More parents in South Carolina may now find themselves paying tuition to send their 4-year-olds to public preschool.
During wrangling over state spending for the fiscal year starting July 1, lawmakers this week eliminated a provision that would have banned public school districts from charging tuition for preschool programs for 4-year-olds, according to a news report.
South Carolina doesn’t mandate preschool for 4-year-olds, so school districts aren’t required to offer programs. At least one school charges $150 per week for its program, according to the news report.
The legislators’ action doesn’t seem to bode well for the state’s efforts to provide access to preschool, for which South Carolina had already received a failing grade this past spring in a national report.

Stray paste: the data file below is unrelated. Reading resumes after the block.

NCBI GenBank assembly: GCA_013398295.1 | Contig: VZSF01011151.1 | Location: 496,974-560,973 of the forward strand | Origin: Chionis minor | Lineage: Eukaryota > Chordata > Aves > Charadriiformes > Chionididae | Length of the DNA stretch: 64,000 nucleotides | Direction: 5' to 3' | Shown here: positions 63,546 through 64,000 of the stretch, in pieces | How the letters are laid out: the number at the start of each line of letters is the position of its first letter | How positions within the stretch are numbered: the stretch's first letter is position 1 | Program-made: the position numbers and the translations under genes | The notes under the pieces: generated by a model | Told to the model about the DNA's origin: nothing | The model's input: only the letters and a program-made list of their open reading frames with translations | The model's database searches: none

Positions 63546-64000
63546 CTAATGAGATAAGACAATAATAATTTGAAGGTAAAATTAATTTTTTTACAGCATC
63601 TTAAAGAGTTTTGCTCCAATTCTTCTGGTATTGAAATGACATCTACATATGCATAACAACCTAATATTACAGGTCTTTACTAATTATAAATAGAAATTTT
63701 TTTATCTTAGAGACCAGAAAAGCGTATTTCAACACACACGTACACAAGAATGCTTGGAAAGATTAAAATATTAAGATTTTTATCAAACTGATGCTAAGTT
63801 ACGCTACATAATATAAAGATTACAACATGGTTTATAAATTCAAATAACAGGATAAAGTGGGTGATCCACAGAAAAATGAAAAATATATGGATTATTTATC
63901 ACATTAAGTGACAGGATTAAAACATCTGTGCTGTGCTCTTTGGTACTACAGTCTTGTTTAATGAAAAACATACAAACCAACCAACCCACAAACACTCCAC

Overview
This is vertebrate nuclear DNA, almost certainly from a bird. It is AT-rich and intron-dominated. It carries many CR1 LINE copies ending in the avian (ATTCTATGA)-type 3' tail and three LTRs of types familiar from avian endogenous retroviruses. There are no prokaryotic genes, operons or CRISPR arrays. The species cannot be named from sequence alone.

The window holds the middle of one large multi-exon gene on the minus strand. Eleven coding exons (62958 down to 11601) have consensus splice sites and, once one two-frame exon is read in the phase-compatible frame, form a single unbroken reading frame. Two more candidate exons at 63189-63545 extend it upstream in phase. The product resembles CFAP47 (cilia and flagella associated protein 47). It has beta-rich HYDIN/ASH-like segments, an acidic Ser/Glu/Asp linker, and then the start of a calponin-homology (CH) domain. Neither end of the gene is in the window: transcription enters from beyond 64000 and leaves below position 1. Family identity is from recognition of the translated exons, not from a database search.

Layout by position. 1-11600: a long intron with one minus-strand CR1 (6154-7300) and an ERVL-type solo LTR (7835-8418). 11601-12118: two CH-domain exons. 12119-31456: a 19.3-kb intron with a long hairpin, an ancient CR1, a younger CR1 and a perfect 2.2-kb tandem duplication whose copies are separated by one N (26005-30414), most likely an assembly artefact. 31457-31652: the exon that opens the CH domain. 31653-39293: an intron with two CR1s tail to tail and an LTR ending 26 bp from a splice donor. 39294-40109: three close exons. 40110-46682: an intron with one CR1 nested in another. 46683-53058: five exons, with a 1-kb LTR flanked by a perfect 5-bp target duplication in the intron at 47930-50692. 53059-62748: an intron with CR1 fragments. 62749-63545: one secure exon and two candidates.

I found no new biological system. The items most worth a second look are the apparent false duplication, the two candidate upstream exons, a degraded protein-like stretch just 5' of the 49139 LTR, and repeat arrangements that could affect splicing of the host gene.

The 2011 State Preschool Yearbook produced by the National Institute for Early Education Research at Rutgers University noted that South Carolina spent “less than any other state per child in 2010-2011 to reach the bottom of all 39 states supporting pre-K programs.”
Institute Director Steve Barnett described the state as “stuck in a sand-trap” that hurt its commitment to provide funding and high-quality programming. South Carolina “would be well-served to prioritize funding pre-K at an adequate level to provide high-quality programs for 3- and 4-year-olds. Its investment now in high-quality pre-K will pay dividends in the long run, including improvements in literacy, K-12 results, and workforce readiness for a competitive economy and capable military,” he said.
A version of this news article first appeared in the Early Years blog.